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How Working From Home Can Be Detrimental to Our Health

Science By
Social Isolation Is Slowly Killing Us All
(Florian Gaertner/Photothek via Getty Images)


Telecommuting is not a novel concept; and for many, it’s become a way of life. Forbes even recently published a list of the top 100 companies that offer remote positions.

But could the working-from-home option be bad for our health?

According to The New York Times‘ Dr. Dhruv Khullar, in many ways it is. He writes that:

“Social isolation is a growing epidemic—one that’s increasingly recognized as having dire physical, mental and emotional consequences. Since the 1980s, the percentage of American adults who say they’re lonely has doubled from 20 percent to 40 percent.”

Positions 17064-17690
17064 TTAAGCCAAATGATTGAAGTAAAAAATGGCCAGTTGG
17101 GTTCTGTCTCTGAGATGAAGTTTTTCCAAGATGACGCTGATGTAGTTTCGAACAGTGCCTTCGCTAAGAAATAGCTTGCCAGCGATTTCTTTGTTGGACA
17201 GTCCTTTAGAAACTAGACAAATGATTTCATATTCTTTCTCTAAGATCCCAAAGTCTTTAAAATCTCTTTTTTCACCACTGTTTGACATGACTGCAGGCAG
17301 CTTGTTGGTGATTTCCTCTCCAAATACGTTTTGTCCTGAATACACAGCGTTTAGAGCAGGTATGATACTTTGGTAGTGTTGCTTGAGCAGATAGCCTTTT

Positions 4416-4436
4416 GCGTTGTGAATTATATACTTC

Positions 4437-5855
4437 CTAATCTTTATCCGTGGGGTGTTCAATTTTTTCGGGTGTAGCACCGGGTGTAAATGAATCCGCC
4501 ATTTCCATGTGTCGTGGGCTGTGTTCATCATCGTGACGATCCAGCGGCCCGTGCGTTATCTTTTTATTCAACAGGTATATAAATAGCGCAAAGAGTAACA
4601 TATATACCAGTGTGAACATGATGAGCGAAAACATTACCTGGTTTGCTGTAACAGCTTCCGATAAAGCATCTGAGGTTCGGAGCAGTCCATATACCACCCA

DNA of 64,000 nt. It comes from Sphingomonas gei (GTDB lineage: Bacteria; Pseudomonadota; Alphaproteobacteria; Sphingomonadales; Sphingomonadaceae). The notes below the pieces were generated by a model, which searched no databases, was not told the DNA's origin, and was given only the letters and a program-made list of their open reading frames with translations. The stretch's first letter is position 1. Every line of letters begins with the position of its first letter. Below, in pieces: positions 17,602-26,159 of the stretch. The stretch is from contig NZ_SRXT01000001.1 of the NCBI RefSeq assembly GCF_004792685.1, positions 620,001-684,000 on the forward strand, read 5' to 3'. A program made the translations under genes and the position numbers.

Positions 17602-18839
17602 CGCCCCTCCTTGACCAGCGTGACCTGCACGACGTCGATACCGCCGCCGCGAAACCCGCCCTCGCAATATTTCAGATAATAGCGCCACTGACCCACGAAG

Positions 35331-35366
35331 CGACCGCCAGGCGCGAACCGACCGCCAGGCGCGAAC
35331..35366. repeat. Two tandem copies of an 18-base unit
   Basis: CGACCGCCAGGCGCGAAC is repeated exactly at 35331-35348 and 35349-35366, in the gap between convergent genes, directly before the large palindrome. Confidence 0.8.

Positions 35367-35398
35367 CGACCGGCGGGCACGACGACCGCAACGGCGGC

He goes on to note that isolation can lead to a number of maladies, including sleeplessness, decrease in cognitive faculties, immune system troubles, and higher stress.

Man working alone in his apartment (Getty Images)
Man working alone in his apartment (Getty Images)


But Khullar notes that while the harmful effects of social isolation are obvious, how to treat the general feeling of loneliness is not. For example, does that mean us stay-at-homers should invite other remote workers over and work together in the same space to bolster our well being? Or should we get out of the house on a regular basis, maybe, taking a jog around the neighborhood or heading to the supermarket on our lunch break?

For more on social isolation and how to “treat” it, click here.

—RealClearLife Staff